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Atomic Blonde

  • Photo Courtesy Of Focus Features

What's it rated? R

What's it worth? Matinee

Where's it showing? Stadium 10, Galaxy


David Leitch directs Kurt Johnstad's action spy thriller screenplay based on the graphic novel series The Coldest City by Antony Johnston and Sam Hart, about Lorraine Broughton (Charlize Theron), a British Cold War-era operative sent to Berlin to investigate a fellow spy's death. Once there she enters an uneasy alliance with yet another spy, David Percival (James McAvoy). The film also stars Eddie Marsan as East German traitor Spyglass who stole a list of spies' names and identities that everyone wants, John Goodman as CIA operative Emmett Kurzfeld, Toby Jones as Lorraine's MI6 handler Eric Gray, and Sofia Boutella as French spy Delphine Lasalle.

The first thing you need to know about Atomic Blonde is that Theron convincingly kicks ass. You know the old Ginger Rogers quip that she did everything Fred Astaire did but backwards and in high heels? Yeah, move over James Bond because despite the high heels and skintight outfits, Lorraine Broughton will give you a run for your money. Theron's hand-to-hand combat sequences are bone crushing, and she doesn't get out unscathed. This is Tarantino-level abuse. Think Uma Thurman in Kill Bill.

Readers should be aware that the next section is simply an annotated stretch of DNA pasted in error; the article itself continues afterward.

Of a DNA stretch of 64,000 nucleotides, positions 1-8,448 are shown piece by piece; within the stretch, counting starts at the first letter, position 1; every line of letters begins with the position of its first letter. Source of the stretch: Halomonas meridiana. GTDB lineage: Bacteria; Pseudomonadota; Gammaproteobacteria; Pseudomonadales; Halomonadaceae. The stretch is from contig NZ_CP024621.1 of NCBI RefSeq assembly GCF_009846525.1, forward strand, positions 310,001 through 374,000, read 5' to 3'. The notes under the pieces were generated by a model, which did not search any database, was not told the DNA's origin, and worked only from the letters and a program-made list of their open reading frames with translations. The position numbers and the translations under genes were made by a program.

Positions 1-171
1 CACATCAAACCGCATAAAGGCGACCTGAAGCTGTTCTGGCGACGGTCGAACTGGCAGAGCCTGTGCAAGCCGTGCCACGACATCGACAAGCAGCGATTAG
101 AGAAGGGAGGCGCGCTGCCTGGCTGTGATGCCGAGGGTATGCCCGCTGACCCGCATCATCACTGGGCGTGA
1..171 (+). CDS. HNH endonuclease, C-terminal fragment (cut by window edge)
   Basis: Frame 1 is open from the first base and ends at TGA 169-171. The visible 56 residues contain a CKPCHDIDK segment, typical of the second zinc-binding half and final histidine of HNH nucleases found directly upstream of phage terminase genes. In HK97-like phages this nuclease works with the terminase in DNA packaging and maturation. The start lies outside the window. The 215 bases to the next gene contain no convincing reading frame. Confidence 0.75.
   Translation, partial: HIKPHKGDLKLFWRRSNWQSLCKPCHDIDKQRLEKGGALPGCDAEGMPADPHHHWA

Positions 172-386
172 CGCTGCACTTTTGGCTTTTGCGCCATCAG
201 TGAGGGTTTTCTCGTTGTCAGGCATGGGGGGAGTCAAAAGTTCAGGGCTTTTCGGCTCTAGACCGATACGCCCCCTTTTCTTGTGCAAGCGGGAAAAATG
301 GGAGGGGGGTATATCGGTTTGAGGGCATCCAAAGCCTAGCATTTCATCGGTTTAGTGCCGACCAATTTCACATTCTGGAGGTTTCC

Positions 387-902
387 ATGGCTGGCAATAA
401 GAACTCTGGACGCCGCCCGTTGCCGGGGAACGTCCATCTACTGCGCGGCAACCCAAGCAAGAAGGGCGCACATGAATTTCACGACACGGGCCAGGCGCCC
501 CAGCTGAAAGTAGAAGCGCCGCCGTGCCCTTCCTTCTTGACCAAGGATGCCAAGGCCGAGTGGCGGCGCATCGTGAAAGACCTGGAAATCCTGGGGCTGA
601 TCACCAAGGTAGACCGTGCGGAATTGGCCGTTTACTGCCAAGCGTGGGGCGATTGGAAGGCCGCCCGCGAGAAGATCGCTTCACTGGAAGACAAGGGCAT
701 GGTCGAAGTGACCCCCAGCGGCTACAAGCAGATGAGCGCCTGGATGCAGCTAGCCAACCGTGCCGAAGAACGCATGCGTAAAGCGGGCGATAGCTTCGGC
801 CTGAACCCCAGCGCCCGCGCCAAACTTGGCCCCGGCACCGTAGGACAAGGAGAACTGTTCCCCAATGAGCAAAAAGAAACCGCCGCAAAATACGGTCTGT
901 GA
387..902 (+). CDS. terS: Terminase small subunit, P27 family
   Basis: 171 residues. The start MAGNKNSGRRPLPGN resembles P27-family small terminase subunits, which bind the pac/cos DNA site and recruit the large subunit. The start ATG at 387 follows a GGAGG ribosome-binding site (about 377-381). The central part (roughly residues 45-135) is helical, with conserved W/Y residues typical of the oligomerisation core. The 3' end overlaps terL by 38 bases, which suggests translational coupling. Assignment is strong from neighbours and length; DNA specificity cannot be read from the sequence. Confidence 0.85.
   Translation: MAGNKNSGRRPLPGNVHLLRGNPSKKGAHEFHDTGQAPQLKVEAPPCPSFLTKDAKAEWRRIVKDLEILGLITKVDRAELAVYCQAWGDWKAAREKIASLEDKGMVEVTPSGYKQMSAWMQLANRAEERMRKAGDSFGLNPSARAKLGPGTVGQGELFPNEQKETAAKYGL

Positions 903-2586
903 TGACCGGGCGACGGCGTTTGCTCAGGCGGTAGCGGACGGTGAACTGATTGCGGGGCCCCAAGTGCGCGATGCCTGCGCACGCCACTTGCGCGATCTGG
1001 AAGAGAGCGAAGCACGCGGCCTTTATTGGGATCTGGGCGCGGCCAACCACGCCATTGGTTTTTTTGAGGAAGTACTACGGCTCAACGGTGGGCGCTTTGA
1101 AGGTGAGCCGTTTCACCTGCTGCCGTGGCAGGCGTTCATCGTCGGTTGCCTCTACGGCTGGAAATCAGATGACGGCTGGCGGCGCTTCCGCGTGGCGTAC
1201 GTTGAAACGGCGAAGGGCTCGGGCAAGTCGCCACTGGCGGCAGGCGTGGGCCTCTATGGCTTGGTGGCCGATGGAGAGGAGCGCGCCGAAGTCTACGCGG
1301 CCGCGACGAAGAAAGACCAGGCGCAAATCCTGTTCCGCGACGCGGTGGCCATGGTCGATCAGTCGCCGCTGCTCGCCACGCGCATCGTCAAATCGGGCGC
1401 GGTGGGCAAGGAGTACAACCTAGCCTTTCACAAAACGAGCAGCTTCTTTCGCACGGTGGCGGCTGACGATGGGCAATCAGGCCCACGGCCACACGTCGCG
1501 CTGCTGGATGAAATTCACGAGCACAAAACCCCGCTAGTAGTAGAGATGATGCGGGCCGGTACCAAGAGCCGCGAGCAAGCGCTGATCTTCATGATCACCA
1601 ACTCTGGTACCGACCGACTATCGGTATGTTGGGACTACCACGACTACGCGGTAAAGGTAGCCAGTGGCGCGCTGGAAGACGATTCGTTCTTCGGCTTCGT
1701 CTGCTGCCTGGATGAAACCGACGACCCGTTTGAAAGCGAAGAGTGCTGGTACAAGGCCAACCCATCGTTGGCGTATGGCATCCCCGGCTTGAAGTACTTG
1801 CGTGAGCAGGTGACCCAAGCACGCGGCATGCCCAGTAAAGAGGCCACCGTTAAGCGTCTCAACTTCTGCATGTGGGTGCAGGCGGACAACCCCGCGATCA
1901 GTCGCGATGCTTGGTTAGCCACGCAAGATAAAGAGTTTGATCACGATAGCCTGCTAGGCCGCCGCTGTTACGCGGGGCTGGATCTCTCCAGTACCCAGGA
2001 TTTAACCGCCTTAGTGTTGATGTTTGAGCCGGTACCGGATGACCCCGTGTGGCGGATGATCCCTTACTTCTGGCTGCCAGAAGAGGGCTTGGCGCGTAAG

Set right as the Berlin Wall is scheduled to fall, the film is filled with iconic late-'80s fashion and music. The stylish, atmospheric thriller feels a lot like an extended music video, and tracks like New Order's "Blue Monday," Nena's "99 Luftballons," and A Flock of Seagulls' "I Ran (So Far Away)" set the appropriate tones throughout.

There are also the sexy lesbian scenes between Theron and Boutella that have set fan boys' hearts a flutter. Theron is stunning at nearly 42, and after her turn as Imperator Furiosa in Mad Max: Fury Road, she's eager to reinvigorate the idea that she's a bankable action star. For the ladies, there's also a very buff McAvoy, who after his role as Dennis/Patricia/Hedwig in Split has proven his immense range as an actor. Both he and Theron do a lot of their own stunts, and the CGI-free proceedings will give purists something to celebrate. As a point of reference, director Leitch is a stunt man and also helped direct John Wick.

This is a spy thriller, so it's expected to be complicated and convoluted, but it's really hard to keep track of who's double crossing whom. By the end, it basically sorts itself out, but thinking back, parts of the narrative don't actually make sense, but who cares? Everything's happening so fast that viewers are just hanging on for dear life.

If you like to watch a stunningly beautiful woman take out a series of relentless tough guys to the thumping sounds of New Wave music, this is the film for you! (115 min.)

—Glen Starkey


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